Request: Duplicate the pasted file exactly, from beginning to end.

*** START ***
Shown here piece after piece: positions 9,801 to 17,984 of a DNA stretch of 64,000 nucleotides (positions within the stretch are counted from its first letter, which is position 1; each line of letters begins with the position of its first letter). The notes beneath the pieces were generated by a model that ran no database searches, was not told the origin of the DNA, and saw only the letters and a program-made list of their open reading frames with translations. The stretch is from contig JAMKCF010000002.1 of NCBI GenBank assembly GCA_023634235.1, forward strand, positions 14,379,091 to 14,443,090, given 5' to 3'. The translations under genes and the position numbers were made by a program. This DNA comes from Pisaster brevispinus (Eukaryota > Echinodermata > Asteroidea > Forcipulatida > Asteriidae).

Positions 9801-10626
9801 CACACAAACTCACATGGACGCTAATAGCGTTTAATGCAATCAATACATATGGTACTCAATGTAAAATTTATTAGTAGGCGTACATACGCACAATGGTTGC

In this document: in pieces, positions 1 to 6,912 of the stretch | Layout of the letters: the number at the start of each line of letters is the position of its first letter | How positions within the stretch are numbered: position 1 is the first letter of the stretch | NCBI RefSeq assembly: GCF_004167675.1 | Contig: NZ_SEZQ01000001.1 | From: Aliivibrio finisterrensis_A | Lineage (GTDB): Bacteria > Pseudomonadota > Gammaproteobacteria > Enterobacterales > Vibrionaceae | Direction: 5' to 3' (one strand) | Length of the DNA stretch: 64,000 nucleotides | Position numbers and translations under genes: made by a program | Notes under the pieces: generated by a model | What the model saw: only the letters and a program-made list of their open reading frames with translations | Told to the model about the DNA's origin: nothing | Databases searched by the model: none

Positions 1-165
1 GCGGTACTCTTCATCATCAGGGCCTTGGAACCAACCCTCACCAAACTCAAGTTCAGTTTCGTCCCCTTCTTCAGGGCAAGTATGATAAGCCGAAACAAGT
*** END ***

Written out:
Shown here piece after piece: positions 9,801 to 17,984 of a DNA stretch of 64,000 nucleotides (positions within the stretch are counted from its first letter, which is position 1; each line of letters begins with the position of its first letter). The notes beneath the pieces were generated by a model that ran no database searches, was not told the origin of the DNA, and saw only the letters and a program-made list of their open reading frames with translations. The stretch is from contig JAMKCF010000002.1 of NCBI GenBank assembly GCA_023634235.1, forward strand, positions 14,379,091 to 14,443,090, given 5' to 3'. The translations under genes and the position numbers were made by a program. This DNA comes from Pisaster brevispinus (Eukaryota > Echinodermata > Asteroidea > Forcipulatida > Asteriidae).

Positions 9801-10626
9801 CACACAAACTCACATGGACGCTAATAGCGTTTAATGCAATCAATACATATGGTACTCAATGTAAAATTTATTAGTAGGCGTACATACGCACAATGGTTGC

In this document: in pieces, positions 1 to 6,912 of the stretch | Layout of the letters: the number at the start of each line of letters is the position of its first letter | How positions within the stretch are numbered: position 1 is the first letter of the stretch | NCBI RefSeq assembly: GCF_004167675.1 | Contig: NZ_SEZQ01000001.1 | From: Aliivibrio finisterrensis_A | Lineage (GTDB): Bacteria > Pseudomonadota > Gammaproteobacteria > Enterobacterales > Vibrionaceae | Direction: 5' to 3' (one strand) | Length of the DNA stretch: 64,000 nucleotides | Position numbers and translations under genes: made by a program | Notes under the pieces: generated by a model | What the model saw: only the letters and a program-made list of their open reading frames with translations | Told to the model about the DNA's origin: nothing | Databases searched by the model: none

Positions 1-165
1 GCGGTACTCTTCATCATCAGGGCCTTGGAACCAACCCTCACCAAACTCAAGTTCAGTTTCGTCCCCTTCTTCAGGGCAAGTATGATAAGCCGAAACAAGT